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By Jim Lee
Our relationship with electric automobiles has run hot and cold over the last 100 years, with gas-powered vehicles always winning in the end. Now people are looking for cleaner alternatives as concerns for the environment increase.
“It’s international,” said Charles Garlow of Rehoboth, who owns an electric-powered Chevy Bolt. “A lot of countries are telling the world they are not going to be selling internal combustion engine cars. Global warming and climate change are driving the change.”
Transportation is a leading cause of harmful greenhouse gas emissions which is a major contributor to climate change. Norway, France, and the United Kingdom are among the nations that have said they will phase out internal combustion engine vehicles in the coming decades.
In 1996, GM came out with the EV1. But a year later, it was Toyota that introduced the world’s first mass-produced hybrid vehicle that ran on gas and electric. With its combination of both electric and gasoline, the Prius boasted a range of 560 miles.
CJ Myers of Magnolia owned a Prius, but sold it when he moved to Oklahoma.
“Driving a Prius in Oklahoma, you stick out,” he said.
He bought a gas-powered truck but when he moved back to Delaware, he bought a Chevy Volt. He said that of the 48,000 miles he put on the vehicle most were using electric power. Only about 3,000 miles were gas-fueled. At the end of 2019, he decided to go all-electric and buy a Tesla.
Many auto manufacturers are making a similar move, abandoning hybrids in favor of all- electric vehicles. That’s mainly because of the expanded range of today’s models as well as the cost savings from not having both gasoline and electric engines. Restrictions by countries on internal combustion engines provide further incentive to go all-electric.
Dean Dey of Lewes got his first electric vehicle in 2013, a Nissan Leaf. In 2017 he traded that in for a Chevy Bolt.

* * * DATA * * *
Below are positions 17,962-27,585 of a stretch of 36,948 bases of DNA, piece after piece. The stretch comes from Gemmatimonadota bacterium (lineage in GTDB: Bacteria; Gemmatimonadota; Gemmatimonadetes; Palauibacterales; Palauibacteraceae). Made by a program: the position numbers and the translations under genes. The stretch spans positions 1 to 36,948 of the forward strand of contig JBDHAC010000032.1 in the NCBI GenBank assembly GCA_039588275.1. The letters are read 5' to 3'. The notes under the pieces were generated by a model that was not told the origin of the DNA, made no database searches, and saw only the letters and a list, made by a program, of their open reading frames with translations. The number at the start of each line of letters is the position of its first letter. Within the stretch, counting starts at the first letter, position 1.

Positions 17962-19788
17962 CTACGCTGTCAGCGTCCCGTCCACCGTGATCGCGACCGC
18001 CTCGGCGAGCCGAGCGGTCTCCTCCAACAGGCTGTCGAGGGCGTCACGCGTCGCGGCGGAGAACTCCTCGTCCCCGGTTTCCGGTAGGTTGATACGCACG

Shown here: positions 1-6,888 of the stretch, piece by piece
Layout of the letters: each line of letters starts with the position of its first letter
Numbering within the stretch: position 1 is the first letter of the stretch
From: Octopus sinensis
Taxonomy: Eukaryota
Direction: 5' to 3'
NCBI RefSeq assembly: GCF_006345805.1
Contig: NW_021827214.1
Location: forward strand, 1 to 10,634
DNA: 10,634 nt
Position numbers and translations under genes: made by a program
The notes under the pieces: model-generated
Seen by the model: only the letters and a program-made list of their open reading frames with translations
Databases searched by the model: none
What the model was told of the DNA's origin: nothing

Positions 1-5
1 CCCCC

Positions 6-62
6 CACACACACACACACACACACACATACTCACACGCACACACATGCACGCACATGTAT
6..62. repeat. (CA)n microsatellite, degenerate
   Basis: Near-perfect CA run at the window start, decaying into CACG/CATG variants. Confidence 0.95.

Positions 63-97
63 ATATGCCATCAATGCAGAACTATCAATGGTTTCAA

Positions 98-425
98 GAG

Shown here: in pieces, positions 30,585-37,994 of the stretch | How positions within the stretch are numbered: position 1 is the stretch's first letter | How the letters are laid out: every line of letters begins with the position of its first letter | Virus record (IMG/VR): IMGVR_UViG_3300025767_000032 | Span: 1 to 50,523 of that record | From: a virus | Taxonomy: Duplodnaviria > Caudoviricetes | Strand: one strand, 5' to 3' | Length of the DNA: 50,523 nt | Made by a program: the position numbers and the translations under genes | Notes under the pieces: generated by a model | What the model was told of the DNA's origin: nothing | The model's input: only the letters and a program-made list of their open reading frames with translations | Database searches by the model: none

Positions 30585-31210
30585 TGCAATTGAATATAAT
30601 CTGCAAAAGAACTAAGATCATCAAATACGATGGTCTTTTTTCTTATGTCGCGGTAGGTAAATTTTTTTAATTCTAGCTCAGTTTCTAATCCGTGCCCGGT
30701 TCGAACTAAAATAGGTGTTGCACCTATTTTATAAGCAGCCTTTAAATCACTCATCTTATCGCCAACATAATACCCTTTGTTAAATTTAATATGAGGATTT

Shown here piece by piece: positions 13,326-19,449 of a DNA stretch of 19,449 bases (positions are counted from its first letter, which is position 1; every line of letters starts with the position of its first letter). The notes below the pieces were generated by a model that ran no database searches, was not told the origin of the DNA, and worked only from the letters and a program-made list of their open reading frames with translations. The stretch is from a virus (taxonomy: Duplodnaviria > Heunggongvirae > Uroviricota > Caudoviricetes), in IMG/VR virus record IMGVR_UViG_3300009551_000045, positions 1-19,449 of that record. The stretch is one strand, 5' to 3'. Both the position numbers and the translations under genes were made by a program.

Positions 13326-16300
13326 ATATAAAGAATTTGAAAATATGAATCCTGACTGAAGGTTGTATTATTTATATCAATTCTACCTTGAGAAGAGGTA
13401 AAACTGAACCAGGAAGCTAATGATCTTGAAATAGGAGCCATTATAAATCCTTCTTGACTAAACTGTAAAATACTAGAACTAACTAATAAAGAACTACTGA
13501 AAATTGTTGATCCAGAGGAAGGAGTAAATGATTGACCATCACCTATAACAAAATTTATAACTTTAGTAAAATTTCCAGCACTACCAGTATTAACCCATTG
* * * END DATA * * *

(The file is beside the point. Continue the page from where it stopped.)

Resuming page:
“We’ve always had a philosophy in our house of energy conservation,” he said. Still, he understands people’s reluctance to make the jump to electric vehicles.
“The tradition of having a regular car is hard to break,” he said. “I see a lot of enthusiasm with people when I talk about it, but pulling the trigger is hard.”
Dey said he likes his Bolt because it is easier to drive, quieter, and doesn’t pollute. Plus, he said, the performance matches or beats any gas-powered vehicle.
“The fact is, if it comes down to it, I can beat any car off the line at the intersection,” he said.
The performance is better because electric vehicles have fewer moving parts and when you press the accelerator, power goes immediately to the wheels. Vehicles with internal combustion engines have to route power from the engine, through the transmission and then to the wheels, a process that not only takes time but saps power. But electric vehicles also best their gas counterparts in other ways as well.
“There have been no maintenance costs,” Dey said. “My owner’s manual says that at 7,500 miles you rotate the tires.”
Range is no longer an issue either. While his Leaf had a range of 84 miles on a charge, his Bolt can go 238 miles.
“I drove to Annapolis and when I got home, I still had 80 miles on range,” he said. “I said, ‘I don’t have to worry about this anymore.’”
Increased range, and an increase in the number of charging stations being installed at businesses across the country, mean people have less fear about their vehicle running out of energy.
Dey also said the difference in price was worth it.
“The initial cost was higher, but I don’t think it was outrageously high,” he said. Plus, he said, he saved $11,000 with state and federal rebates.
The federal government offers tax credits based on the size of the vehicle and its battery capacity. Federal credits phase out for auto manufacturers once they have sold 200,000 of the vehicles in the U.S.
Delaware’s rebate program includes $2,500 for battery-electric vehicles and $1,000 for plug-in hybrid vehicles. You can also get rebates for Level 2 charging stations and for propane and natural gas vehicles. Level 2 charging stations provide charging through 240 volts. Most homes have 240-volt service available that will typically charge an electric vehicle overnight. So many EV owners install Level 2 chargers in their garages.
Jim Lee is the Community Relations Officer for DNREC’s Division of Climate, Coastal and Energy.
A version of this article appeared in the spring 2020 issue of Outdoor Delaware and as been updated.